The renowned Islamologist Snouck Hurgronje (1906), hated in Aceh because of his support for the Dutch military, also documented uleebalang, who were known to enjoy sexual relations with young male slaves from Nias. He mentioned that these sedati danced on festivals accompanied by religious poetry. Even religious leaders might have sedati, such as the Tekoe Panglima of the main mosque of  kampung Emperoen near Belang, who was also married to two wives, as Jacobs recorded. Praag (n.d.) stated that boys provided sexual services to men at the courts of the sultan. Apart from these crossdressing sedati, Jacobs also reported that boys might engage in ‘mutual masturbation’ a practice they might continue to enjoy after they were married.

As most observers of Aceh’s cultural and sexual norms were men, who had little interest in or access to the world of women, accounts of same-sex activities among women are rare. Yet the medical doctor Julius Jacobs noted in 1894 that tribadism, involving women with such ‘perverse’ sexual drives were not uncommon in the sultanate.


Traditionally, same-sex practices in Aceh were not seen in contradiction with local customs (adat) and religion

What we can learn from the above accounts is that crossdressing and same-sex activities were openly practised in Aceh, and that flaunting one’s beautiful boys was a source of pride for elite men. The sedati were held in high esteem, as performers and dancers, including at religious festivals. They were associated with the court and the mosques. The ones who despised such activities were not the Acehnese, but the foreign explorers and administrators, labelling them immoral and perverse. What the sedati themselves felt about their lives we don’t know, but that their masters valued them is clear. How the men who enjoyed them saw themselves we don’t know either, though the armchair anthropologist Karsch-Haack (1911) maintains that some of them were, in the terminology of those days, ‘congenital pederasts’.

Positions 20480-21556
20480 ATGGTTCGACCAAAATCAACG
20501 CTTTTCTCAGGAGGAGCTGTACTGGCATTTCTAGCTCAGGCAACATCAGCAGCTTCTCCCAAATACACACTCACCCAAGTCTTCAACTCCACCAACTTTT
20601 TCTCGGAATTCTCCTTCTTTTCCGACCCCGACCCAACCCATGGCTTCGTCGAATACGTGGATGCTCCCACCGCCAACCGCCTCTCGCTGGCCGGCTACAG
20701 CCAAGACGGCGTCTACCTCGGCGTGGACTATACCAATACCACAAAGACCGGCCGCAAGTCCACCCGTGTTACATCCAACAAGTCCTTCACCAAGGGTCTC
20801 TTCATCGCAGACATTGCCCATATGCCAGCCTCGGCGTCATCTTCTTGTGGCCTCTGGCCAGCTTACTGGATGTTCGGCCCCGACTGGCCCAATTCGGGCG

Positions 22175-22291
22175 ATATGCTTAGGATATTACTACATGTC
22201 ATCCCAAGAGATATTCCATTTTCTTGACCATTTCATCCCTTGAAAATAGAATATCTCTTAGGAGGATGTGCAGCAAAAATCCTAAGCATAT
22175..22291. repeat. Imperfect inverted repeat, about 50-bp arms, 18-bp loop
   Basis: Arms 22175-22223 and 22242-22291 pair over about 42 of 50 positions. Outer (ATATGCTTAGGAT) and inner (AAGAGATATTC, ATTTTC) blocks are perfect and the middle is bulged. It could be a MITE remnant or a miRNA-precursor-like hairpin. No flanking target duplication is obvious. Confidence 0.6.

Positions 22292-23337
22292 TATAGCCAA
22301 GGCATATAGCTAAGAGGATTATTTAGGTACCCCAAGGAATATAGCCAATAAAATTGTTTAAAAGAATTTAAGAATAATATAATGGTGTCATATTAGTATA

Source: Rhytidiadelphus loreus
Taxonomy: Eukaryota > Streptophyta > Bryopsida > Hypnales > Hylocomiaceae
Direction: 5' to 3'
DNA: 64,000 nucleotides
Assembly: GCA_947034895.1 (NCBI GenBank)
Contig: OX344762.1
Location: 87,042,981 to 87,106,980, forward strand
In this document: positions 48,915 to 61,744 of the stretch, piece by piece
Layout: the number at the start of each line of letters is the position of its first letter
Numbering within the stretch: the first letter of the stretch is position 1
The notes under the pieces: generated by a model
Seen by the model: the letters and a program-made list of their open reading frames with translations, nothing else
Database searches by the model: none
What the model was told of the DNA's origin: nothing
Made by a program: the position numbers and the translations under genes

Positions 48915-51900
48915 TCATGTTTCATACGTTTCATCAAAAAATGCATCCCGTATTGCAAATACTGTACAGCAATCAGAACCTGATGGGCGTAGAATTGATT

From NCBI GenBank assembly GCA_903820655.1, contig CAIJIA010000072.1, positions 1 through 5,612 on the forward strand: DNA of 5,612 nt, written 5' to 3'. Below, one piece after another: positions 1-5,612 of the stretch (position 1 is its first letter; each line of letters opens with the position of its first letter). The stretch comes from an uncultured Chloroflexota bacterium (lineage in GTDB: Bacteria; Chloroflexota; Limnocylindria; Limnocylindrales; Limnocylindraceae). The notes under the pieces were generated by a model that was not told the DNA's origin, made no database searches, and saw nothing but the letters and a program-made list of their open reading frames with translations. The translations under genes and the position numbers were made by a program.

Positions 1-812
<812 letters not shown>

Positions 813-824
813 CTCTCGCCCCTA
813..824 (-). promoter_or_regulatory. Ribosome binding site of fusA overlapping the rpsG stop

Contrary to what Illiza Saaduddin claims, and what present day Sharia courts uphold, same-sex practices in Aceh traditionally were not seen in contradiction with local customs (adat) and religion. They were part of a rich cultural life that seems severely constrained under recent Sharia laws. It is ironic that present day homophobic political and religious officials in Aceh voice opinions that would be more intelligible to the condescending Dutch colonizers than to Aceh’s elite circles a century ago.

It is also remarkable that on the same occasion a mixed-sex couple received a far lighter sentence than the gay couple. They were caned 17 times each, for committing adultery. Yet in the Qur’an zina (adultery) is seen as a far greater offense than liwath (gay sex), as Kecia Ali demonstrates in his book ‘Sexual Ethics & Islam’.

On January 31 the EU strongly condemned the flogging. The union’s Spokesperson pointed out that ‘corporal punishment, in any form, is contrary to the prohibition of torture and other cruel, inhumane or degrading treatment or punishment, and cannot be considered a lawful sanction under international law. The European Union calls on Indonesia to honour its international obligations under the Convention Against Torture and other Cruel, Inhuman or Degrading Treatment or Punishment, ratified by Indonesia in 1998. The EU also emphasises that the rights of lesbian, gay, bisexual, transgender and intersex (LGBTI) persons are protected under existing international human rights law and relevant international conventions without discrimination’. So far however the Indonesian government has kept mum under these flagrant violations of international and national law.

Saskia E. Wieringa
Saskia E. Wieringa is a FORSEA Board Member

Banner Image: Public whipping in Banda Aceh, Indonesia, March 2020. riza azhari / Shutterstock.com

Saskia E. Wieringa

Posted by Saskia E. Wieringa